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If a method has a precision of 10% and an accuracy of 95 to 105% is required, can this method be validated to meet accuracy criteria? Explain your rationale.

This question was posed by my professor and I'm struggling to come up with an answer. I understand that precision refers to whether your method gives consistent repeatable results and that accuracy refers to how close your results are to the value you should actually obtain. However, I don't understand how a method's precision and accuracy could validate a method to meet accuracy criteria as the question asks.

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Possibly, but the rational is a bit convoluted.

First, as you noted there is a fundamental difference between precision and accuracy. You explained the difference correctly.

Now let's think of a hypothetical example. Suppose that you have a pan balance in the lab and an analytical balance down the hall in a balance room. So you are going to use the analytical balance (which is accurate and precise) to validate the pan balance.

You weigh a rock specimen on the pan balance and the weights have a precision of 10%. This means +/- 10%. So to get a better precision, you weigh the rock multiple times. Now the average weight will have a better precision than a single weighing. The average will be smaller by a factor of 1/sqrt(n). So 4 weighings will give you +/- 5%.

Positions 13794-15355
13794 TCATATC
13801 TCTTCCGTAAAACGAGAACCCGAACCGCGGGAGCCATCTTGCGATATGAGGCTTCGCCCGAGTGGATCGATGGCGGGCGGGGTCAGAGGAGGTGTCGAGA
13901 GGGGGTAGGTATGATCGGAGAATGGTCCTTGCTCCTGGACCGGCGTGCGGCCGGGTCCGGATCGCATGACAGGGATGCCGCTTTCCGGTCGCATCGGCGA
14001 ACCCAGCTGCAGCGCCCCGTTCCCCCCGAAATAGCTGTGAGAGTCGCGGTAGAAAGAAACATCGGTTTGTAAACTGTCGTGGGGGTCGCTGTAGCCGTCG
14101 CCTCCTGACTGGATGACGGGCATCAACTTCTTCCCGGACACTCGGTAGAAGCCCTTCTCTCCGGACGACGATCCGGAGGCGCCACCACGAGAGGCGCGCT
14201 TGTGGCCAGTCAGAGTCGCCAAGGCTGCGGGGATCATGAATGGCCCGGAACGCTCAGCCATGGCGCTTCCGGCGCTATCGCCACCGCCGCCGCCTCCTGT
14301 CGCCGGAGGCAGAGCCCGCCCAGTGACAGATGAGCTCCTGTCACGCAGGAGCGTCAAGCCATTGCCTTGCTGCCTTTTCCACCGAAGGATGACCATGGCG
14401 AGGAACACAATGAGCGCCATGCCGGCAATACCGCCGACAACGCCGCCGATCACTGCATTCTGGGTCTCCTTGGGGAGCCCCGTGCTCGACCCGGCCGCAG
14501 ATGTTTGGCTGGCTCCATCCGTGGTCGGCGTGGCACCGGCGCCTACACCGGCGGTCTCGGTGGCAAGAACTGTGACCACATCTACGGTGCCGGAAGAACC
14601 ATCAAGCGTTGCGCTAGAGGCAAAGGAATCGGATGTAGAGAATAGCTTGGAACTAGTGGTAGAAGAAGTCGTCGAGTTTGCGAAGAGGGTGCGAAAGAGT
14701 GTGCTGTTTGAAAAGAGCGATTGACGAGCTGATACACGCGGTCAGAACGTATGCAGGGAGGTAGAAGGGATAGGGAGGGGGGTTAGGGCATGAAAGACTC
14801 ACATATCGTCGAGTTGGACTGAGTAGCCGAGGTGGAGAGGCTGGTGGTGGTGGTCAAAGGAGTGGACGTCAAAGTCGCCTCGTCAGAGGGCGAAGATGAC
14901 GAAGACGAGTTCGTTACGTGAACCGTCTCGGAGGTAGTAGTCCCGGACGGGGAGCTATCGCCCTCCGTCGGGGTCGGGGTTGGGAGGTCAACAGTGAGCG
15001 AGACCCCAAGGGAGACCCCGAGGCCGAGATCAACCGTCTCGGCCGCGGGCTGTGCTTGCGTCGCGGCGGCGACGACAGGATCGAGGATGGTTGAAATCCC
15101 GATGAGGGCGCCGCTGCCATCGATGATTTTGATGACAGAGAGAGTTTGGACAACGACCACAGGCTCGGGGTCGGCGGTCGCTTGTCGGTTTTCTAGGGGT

So you get a bunch of rocks that span whatever weight range that you would use. You weigh the rocks on the pan balance and on the analytical balance (which is assume to give the "true" weight). Now you can establish a calibration curve for the pan balance.

The calibration curve is going to have some error too, so you'll probably have to adjust how many repeat measurements and how many different samples you need to get the desired accuracy. But it should be possible in this example. The real twist here is how you "validate" the calibration.

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